My hope is that this apparent newfound exasperation with his players is finally what turns him from a believer to a doubter, and ensures that the 2018 January transfer window is not as quiet as previous ones. He needs to utilise it to make the changes necessary to the squad that really should have come last summer or even before.
Liverpool’s next three league games are Huddersfield (h), West Ham (a) and Southampton (h). All eminently winnable, and they all need to be won before the following game at home to Chelsea. Another game against a rival that has to be seen as a chance to turn a season around rather than to stop it being completely over before December. That’s three home games in our next four as well, and while we have been unforgivably leaky away from Anfield, just one of the 16 goals conceded in the league this season has been at home.
Yesterday hurt particularly badly, but then I guess when you base such a vast amount of your life’s happiness on whether or not Lovren is good at football you really get what you deserve.
If you need to take your mind off yesterday’s abomination, you could always buy a copy of my new book, Kloppite: One Man’s Quest to turn Doubters into Believers. Admittedly, the topic will seem a little inappropriate given how much doubt this team keep piling back onto us, but at least you’ll get to read about a time when we didn’t submit to Manchester City and Spurs so pathetically. Those were the days.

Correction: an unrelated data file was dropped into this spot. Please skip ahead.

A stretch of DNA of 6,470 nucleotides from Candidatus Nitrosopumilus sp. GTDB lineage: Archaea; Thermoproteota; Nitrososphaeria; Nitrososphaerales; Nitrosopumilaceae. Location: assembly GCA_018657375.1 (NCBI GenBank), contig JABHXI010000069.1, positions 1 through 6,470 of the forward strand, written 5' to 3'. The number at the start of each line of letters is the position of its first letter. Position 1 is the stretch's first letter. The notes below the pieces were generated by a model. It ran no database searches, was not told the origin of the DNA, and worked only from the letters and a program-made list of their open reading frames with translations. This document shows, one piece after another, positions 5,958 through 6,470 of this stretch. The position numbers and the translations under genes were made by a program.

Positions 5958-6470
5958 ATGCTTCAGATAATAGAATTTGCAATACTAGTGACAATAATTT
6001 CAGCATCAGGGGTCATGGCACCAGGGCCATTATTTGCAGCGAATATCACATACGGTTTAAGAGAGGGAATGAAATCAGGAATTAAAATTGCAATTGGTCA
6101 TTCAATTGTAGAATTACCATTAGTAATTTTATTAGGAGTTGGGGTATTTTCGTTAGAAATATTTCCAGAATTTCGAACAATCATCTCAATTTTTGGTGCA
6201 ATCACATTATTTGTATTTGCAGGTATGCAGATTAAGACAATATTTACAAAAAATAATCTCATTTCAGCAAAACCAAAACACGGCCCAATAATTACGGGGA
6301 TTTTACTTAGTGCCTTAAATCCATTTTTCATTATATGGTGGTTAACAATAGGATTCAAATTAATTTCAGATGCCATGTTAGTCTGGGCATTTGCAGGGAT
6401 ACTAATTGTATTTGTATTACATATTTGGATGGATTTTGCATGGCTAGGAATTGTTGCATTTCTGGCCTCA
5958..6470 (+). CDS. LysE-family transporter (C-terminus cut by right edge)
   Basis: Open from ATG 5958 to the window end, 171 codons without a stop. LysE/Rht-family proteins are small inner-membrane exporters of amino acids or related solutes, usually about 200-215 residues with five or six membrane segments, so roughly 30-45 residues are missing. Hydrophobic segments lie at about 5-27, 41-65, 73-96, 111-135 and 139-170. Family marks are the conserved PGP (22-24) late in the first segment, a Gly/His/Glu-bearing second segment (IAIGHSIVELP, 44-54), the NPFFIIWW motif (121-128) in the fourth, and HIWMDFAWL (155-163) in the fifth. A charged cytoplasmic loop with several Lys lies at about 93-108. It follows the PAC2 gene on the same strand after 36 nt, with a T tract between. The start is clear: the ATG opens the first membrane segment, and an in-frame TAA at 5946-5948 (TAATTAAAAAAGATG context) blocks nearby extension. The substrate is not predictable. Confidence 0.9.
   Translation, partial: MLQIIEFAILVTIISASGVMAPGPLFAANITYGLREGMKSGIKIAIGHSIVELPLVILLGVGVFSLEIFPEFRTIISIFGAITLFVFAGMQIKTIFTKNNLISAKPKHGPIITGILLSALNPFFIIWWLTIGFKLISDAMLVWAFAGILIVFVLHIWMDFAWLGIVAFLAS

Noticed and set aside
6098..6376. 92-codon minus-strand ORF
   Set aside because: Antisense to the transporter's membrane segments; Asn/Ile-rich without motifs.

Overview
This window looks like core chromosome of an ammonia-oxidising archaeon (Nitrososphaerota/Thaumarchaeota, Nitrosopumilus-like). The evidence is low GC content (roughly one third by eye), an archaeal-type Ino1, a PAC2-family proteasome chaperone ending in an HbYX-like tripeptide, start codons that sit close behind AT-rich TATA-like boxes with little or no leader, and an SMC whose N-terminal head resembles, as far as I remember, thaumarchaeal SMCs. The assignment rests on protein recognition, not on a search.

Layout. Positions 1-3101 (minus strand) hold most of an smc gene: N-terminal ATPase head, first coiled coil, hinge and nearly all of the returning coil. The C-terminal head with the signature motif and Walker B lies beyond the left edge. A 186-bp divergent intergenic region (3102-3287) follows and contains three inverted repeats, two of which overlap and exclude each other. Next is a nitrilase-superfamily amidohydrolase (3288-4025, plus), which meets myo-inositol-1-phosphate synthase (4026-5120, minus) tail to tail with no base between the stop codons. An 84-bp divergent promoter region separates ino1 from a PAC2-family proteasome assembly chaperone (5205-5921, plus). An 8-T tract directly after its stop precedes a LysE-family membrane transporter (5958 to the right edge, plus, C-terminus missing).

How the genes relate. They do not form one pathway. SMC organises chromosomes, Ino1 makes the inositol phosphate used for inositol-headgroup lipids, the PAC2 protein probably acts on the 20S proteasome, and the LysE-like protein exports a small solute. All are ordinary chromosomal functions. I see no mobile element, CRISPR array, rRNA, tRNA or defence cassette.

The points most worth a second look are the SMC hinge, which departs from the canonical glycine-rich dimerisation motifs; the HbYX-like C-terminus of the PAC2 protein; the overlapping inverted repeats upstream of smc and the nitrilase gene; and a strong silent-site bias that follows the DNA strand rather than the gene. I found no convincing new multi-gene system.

Up the useless Reds.
Tottenham Hotspur 4 Liverpool 1: The Post-Match Show@Knox_Harrington@Andrew_Heaton@dan_morgan3@C_Hannan7https://t.co/BFpL9znJOd pic.twitter.com/1nk8mjcICH
— The Anfield Wrap (@TheAnfieldWrap) 22 October 2017
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So Klopp is exasperated is he? Klopp is totally and completely to blame for not just this debacle but all that flagrantly goes before. He is completely ignorant of what a defence is supposed to consist of. He rather blatantly time after time after time does nothing for 2 years to buy proper defenders. He blames everything and everybody (except himself of course) whilst the football world laughs and cackles quite openly of ludicrous Liverpool – rather better to say leaderless! I began my LFC watch as far back as 1948 and today they are a disgrace to those who have gone before them. These guys will never ever ever ever win anything. Klopp can whine all he likes he just does not have it in him to do any sort of a job.
Going forward Liverpool have a fluidity that is pleasing on the eye even without Mane. Salah gives them pace and Coutinho real quality. What is alarming to me is that they haven’t addressed the need to have a centre forward and, obviously, do no work on defending whatsoever. Pochettino seems to bring in players, change formations – often during the game – and the defence still remains solid and organised. Watching from afar, I cannot see what Klopp brings to Liverpool. Top coaches make players better and bring organisation to teams. They also make tough decisions on personnel. There are a number of defenders at Liverpool who are just not good enough. The keeper, Lovren, Moreno for starters. But they haven’t been good enough all through Klopp’s tenure so what has he done about it? No doubt I’ll be told that Klopp is a brilliant manager and amazing coach, but the Liverpool side appears to be quite a bit poorer than when Rogers was manager. If that’s all down to the Saurez factor, then that’s no excuse. A club with Liverpool’s stature and money should have replaced him by now. Interesting times.